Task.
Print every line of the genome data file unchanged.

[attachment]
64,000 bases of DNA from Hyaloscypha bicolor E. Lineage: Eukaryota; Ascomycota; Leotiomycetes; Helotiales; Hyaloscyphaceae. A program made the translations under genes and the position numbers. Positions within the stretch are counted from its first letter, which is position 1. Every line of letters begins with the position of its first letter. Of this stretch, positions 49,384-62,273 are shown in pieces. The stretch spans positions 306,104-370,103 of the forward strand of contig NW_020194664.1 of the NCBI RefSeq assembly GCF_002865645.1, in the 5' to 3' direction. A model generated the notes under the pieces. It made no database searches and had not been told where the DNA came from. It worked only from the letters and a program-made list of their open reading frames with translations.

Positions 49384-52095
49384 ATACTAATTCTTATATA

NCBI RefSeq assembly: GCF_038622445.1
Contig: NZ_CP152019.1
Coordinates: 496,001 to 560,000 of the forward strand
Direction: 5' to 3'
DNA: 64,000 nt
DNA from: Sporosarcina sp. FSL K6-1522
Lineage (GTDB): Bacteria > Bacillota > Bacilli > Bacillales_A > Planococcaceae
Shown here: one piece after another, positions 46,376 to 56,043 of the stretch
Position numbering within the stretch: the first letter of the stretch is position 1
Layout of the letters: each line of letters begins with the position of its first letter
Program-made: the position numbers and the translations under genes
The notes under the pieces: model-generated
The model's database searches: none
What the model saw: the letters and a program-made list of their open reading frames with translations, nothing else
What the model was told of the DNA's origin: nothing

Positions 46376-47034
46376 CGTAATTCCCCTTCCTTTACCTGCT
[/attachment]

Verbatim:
64,000 bases of DNA from Hyaloscypha bicolor E. Lineage: Eukaryota; Ascomycota; Leotiomycetes; Helotiales; Hyaloscyphaceae. A program made the translations under genes and the position numbers. Positions within the stretch are counted from its first letter, which is position 1. Every line of letters begins with the position of its first letter. Of this stretch, positions 49,384-62,273 are shown in pieces. The stretch spans positions 306,104-370,103 of the forward strand of contig NW_020194664.1 of the NCBI RefSeq assembly GCF_002865645.1, in the 5' to 3' direction. A model generated the notes under the pieces. It made no database searches and had not been told where the DNA came from. It worked only from the letters and a program-made list of their open reading frames with translations.

Positions 49384-52095
49384 ATACTAATTCTTATATA

NCBI RefSeq assembly: GCF_038622445.1
Contig: NZ_CP152019.1
Coordinates: 496,001 to 560,000 of the forward strand
Direction: 5' to 3'
DNA: 64,000 nt
DNA from: Sporosarcina sp. FSL K6-1522
Lineage (GTDB): Bacteria > Bacillota > Bacilli > Bacillales_A > Planococcaceae
Shown here: one piece after another, positions 46,376 to 56,043 of the stretch
Position numbering within the stretch: the first letter of the stretch is position 1
Layout of the letters: each line of letters begins with the position of its first letter
Program-made: the position numbers and the translations under genes
The notes under the pieces: model-generated
The model's database searches: none
What the model saw: the letters and a program-made list of their open reading frames with translations, nothing else
What the model was told of the DNA's origin: nothing

Positions 46376-47034
46376 CGTAATTCCCCTTCCTTTACCTGCT